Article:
BRCA genes produce proteins that help repair the cell’s genetic material
When BRCA genes are mutated, this genetic material is not repaired properly, and the cells may turn cancerous
If you have a BRCA mutation, your risk of developing breast cancer increases
This year alone, breast cancer is estimated to be diagnosed in more than 252,000 women.
Of those 252,000 women, an estimated 12,600 to 25,200 have a BRCA mutation.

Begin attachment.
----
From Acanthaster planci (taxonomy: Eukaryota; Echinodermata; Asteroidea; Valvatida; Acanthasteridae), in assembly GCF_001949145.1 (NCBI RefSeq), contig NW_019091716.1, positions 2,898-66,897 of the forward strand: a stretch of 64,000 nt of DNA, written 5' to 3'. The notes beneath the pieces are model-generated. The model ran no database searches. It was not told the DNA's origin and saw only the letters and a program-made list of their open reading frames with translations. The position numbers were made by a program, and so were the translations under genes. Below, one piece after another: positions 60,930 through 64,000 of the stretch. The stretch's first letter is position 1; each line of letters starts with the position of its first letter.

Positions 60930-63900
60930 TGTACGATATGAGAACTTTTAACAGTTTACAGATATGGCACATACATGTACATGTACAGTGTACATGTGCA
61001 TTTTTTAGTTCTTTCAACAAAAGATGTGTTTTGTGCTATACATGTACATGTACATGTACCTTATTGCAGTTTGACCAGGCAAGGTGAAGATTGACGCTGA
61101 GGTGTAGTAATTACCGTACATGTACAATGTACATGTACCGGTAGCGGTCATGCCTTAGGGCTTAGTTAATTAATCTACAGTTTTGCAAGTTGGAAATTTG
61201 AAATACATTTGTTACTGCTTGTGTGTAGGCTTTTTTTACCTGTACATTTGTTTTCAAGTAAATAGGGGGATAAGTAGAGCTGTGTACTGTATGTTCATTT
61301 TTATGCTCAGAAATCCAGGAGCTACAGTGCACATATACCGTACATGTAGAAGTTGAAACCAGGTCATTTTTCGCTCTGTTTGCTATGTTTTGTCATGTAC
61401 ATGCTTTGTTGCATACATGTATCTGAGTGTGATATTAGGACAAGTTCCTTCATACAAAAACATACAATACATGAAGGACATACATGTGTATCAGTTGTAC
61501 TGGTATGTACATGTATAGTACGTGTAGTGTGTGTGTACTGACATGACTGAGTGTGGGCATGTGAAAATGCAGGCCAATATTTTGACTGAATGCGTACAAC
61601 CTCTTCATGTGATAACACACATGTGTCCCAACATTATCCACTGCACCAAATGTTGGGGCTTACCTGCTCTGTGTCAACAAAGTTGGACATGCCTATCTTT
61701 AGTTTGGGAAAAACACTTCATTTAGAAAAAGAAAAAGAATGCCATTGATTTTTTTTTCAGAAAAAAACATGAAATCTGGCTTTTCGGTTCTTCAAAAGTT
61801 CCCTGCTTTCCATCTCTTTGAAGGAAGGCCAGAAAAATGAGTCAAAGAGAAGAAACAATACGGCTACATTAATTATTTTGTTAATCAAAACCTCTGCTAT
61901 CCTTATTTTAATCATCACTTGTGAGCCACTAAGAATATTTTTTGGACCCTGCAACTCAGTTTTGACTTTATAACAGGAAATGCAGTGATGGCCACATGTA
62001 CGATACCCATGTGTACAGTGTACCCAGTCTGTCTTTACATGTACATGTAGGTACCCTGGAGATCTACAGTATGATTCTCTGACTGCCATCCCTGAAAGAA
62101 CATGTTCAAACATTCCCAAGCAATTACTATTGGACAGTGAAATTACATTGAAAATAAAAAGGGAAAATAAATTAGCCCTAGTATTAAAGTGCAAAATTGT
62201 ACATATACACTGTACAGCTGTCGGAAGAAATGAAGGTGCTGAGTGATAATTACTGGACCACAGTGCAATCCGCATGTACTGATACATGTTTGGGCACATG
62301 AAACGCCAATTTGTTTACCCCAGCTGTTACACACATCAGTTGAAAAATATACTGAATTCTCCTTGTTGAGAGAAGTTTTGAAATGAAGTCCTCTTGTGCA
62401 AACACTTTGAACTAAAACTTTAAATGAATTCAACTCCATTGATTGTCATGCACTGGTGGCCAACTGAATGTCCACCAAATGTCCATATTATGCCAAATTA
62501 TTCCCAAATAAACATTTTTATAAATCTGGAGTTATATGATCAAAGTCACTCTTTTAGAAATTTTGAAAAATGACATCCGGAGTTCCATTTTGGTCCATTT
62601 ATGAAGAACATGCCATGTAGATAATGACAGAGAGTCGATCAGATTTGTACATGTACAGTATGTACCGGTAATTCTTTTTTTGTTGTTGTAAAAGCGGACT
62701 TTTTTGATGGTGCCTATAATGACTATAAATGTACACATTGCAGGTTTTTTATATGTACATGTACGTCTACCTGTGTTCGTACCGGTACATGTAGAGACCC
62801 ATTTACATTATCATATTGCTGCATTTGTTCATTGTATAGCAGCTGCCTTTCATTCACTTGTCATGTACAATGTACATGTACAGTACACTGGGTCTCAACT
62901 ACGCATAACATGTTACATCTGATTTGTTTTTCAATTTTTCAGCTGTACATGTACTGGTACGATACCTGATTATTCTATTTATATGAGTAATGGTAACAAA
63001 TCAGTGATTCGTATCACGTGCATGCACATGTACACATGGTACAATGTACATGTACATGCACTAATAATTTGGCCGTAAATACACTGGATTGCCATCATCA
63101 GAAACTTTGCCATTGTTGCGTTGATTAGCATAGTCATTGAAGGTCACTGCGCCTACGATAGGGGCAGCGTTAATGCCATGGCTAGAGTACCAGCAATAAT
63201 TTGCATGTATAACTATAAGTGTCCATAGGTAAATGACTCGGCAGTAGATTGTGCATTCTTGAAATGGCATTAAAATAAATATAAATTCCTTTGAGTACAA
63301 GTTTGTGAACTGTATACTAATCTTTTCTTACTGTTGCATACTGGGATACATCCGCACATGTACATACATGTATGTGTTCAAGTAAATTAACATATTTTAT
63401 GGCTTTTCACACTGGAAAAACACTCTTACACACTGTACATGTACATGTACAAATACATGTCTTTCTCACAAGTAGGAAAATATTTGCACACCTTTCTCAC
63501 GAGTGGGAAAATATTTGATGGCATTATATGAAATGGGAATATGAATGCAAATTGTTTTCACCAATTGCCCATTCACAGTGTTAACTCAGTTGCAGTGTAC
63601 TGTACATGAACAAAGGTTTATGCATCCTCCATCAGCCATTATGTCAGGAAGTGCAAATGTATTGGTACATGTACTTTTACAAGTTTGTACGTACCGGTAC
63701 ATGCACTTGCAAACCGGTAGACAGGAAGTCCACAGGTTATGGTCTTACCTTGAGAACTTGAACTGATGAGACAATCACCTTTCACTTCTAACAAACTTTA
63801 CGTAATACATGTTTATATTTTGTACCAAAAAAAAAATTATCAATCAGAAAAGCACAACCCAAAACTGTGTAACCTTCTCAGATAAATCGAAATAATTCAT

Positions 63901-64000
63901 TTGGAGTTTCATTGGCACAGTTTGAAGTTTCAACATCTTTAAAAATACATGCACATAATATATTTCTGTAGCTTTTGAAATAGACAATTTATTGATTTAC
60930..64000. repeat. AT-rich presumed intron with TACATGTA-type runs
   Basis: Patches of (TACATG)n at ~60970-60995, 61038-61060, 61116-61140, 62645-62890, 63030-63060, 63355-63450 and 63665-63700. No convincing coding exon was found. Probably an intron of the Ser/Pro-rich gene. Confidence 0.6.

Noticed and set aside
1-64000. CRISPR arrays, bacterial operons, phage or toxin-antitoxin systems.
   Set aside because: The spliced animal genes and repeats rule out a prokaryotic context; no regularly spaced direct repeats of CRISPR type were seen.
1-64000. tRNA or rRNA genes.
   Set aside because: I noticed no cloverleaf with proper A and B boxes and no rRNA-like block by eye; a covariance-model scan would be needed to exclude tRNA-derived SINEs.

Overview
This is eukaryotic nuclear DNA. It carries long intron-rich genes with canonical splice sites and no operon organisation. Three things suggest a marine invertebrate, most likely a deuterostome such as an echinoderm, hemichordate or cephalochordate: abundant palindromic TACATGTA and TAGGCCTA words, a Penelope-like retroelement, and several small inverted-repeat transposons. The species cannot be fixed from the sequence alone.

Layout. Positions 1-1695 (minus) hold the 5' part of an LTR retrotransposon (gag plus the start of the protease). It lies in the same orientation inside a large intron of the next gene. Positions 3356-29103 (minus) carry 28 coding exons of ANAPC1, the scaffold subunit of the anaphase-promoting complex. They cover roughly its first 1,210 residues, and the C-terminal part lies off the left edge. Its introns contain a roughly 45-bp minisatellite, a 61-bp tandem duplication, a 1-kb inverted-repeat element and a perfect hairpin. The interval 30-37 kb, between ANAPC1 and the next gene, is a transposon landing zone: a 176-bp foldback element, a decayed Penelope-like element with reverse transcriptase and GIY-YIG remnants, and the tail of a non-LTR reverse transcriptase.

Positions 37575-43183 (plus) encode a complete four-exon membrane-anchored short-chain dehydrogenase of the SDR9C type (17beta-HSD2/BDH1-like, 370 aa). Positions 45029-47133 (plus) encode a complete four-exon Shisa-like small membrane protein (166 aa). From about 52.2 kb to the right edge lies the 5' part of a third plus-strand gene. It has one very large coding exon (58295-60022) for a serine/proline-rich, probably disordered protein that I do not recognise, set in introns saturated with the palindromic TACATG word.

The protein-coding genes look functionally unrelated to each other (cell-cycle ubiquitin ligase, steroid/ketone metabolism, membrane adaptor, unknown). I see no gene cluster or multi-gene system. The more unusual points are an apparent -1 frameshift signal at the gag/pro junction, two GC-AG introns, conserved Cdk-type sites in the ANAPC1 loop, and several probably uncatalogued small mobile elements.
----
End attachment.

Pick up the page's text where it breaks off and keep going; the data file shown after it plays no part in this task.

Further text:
If you have a BRCA1 mutation, you have an estimated 72% chance of developing breast cancer by age 80. If you have a BRCA2 mutation, you have an estimated 69% chance of developing breast cancer by age 80.
If you have breast cancer and test positive for a BRCA mutation, your treatment options could potentially change. Here’s what you need to know: